attain while participating in the open-access fishery that immediately precedes the CDQ opening. Subsequent revisions extended the program to Pacific halibut and sablefish and, most recently, to other groundfish and crab fisheries managed under the Eastern Bering Sea Groundfish Management Plan (NPFMC, 1998). The CDQ program requirements stipulate that the proceeds of CDQ fishing be used to enhance fishery-based economic activities. Profits have been used to invest in factory trawlers, port facilities, marine services and cargo handling facilities, and small multipurpose fishing vessels (for crab, salmon, halibut, and cod fishing).

The 1996 amendments to the Magnuson-Stevens Act authorized the development of CDQs for the Western Pacific and mandated an NRC study of CDQs (NRC, 1999a) (see Box 4.3).

BOX 4.3 Findings and Recommendations of the NRC Committee to Review Community Development Quotas (NRC, 1999a)

The Community Development Quota (CDQ) program was implemented in December 1992 by the North Pacific Fishery Management Council. The CDQ program allocates a portion of the annual fish harvest of certain commercial species directly to coalitions of villages, which because of geographic isolation and dependence on subsistence lifestyles have had limited economic opportunities. The program is an innovative attempt to accomplish community development in rural coastal communities in Western Alaska, and in many ways it appears to be succeeding. The CDQ program has fostered greater involvement of the residents of Western Alaska in the fishing industry and has brought both economic and social benefits. The program is not without its problems, but most can be attributed to the newness of the program and the inexperience of participants. Overall the program appears on track to accomplishing the goals set out in the authorizing legislation: to provide the participating communities with the means to develop ongoing commercial fishing activities, create employment opportunities, attract capital, develop infrastructure, and generally promote positive social and economic conditions.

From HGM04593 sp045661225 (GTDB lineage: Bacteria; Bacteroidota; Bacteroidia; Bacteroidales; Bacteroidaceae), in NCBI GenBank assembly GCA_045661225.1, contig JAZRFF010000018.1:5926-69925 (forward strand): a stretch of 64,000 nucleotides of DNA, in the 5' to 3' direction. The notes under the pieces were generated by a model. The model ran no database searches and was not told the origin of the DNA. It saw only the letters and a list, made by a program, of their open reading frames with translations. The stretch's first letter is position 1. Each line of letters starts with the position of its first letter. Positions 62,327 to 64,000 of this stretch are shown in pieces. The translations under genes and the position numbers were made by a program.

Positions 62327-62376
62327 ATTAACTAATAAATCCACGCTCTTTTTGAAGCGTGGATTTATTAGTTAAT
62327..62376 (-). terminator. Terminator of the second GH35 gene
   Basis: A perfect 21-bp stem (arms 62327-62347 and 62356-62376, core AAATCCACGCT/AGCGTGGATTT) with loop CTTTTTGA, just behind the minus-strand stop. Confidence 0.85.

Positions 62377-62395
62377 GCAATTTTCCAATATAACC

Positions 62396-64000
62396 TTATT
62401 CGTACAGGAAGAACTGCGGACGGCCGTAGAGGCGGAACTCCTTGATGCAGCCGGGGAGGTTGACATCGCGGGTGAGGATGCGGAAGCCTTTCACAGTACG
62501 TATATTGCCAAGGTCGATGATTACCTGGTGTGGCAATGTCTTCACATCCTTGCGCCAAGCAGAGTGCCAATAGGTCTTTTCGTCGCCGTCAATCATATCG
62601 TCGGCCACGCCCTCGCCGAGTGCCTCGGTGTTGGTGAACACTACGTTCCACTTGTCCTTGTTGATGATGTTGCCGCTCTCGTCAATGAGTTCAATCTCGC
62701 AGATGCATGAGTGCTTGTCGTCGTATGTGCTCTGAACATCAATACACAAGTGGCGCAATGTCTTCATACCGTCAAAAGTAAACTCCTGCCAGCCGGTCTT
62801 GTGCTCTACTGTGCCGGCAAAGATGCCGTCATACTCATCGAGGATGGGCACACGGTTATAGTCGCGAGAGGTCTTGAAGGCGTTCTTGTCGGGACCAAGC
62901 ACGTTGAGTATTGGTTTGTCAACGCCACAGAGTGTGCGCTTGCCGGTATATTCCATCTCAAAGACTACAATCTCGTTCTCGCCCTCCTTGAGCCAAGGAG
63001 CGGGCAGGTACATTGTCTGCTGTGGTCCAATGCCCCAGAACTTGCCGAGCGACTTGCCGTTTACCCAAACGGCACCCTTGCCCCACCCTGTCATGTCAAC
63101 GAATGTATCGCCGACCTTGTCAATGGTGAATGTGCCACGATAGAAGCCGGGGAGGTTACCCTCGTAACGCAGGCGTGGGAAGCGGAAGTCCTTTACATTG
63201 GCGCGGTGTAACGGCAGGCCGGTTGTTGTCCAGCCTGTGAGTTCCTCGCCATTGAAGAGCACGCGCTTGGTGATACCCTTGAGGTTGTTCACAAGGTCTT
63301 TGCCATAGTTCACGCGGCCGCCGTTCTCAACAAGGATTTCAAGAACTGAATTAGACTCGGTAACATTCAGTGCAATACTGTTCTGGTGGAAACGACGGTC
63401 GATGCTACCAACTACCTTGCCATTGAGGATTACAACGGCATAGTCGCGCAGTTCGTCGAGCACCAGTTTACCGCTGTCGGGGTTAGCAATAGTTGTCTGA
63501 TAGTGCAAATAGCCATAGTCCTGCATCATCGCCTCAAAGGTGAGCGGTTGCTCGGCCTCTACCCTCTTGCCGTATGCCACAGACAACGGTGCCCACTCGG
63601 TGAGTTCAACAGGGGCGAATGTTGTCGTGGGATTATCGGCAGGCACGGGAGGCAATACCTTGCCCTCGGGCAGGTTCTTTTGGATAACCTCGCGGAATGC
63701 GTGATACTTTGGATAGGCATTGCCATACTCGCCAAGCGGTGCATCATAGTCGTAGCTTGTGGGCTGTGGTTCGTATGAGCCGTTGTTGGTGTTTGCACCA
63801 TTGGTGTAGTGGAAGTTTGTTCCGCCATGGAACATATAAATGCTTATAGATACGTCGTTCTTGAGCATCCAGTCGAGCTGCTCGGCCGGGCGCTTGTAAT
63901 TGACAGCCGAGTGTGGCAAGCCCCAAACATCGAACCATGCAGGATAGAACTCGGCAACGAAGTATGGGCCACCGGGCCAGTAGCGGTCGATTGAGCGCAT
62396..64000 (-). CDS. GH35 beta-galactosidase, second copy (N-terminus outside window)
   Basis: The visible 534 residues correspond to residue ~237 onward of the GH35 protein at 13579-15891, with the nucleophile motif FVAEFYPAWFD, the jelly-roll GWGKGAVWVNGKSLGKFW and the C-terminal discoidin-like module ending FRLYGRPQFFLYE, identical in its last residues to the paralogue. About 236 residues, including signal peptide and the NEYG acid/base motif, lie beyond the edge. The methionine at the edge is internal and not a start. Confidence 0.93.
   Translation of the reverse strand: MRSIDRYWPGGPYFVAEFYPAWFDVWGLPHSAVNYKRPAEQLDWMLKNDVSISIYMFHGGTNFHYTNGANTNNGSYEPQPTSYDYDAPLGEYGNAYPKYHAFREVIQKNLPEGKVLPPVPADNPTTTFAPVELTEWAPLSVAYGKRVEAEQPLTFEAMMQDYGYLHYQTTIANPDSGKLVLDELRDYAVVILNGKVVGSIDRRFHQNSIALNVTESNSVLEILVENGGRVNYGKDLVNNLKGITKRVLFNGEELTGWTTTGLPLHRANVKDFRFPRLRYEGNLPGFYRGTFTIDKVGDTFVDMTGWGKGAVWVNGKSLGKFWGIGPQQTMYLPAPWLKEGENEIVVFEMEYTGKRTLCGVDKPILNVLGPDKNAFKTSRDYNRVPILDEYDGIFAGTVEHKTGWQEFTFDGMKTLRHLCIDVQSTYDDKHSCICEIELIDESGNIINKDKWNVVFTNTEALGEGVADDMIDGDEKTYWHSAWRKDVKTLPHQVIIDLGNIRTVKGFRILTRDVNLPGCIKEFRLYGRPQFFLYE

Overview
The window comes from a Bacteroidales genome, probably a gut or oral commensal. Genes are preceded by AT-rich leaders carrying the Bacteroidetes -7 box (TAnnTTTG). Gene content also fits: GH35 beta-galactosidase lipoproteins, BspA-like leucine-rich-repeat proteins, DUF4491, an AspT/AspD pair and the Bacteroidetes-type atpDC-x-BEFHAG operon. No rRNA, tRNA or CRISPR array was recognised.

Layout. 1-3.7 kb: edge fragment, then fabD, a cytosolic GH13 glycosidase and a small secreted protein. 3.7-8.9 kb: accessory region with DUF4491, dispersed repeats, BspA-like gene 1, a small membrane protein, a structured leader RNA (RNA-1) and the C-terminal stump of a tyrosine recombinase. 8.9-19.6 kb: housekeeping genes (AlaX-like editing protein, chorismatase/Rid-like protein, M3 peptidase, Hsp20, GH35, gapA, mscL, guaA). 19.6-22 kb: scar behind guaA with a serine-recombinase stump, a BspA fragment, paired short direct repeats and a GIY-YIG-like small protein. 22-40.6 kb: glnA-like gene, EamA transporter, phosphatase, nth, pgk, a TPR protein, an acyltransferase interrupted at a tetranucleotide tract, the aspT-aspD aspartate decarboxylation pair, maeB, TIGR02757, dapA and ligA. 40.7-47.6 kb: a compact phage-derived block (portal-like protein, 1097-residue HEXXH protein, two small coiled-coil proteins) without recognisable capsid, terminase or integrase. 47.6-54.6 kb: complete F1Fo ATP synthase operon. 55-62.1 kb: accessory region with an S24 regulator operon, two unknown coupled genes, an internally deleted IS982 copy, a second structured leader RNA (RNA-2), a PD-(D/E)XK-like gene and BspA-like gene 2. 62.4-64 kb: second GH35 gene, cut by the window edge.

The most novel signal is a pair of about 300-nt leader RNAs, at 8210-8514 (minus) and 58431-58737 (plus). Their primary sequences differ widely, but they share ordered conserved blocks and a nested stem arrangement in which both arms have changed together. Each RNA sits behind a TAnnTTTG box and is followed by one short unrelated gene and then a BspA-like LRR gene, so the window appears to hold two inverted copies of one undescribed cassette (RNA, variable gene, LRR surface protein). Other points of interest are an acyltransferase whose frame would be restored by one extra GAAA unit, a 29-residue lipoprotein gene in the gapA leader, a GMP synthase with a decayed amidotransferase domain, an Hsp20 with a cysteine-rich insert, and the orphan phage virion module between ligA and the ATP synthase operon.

Because the program is still relatively new, the data necessary for detailed evaluation are limited and it is not yet possible to detect long-term trends. The six CDQ groups, organized from the 56 eligible communities (later expanded to 57), were of varying sizes and took varying approaches to harvesting their quota and allocating the returns generated. Although not all groups have been equally successful, there were significant examples of real benefits accruing to the communities. All six groups saw creation of jobs as an important goal and stressed employment of local residents on the catcher-processor vessels and shoreside processing plants. All incorporated some kind of education and training component for residents, although to different degrees and with different emphases. Another benefit of the program is that the periodic nature of employment in the fishing industry

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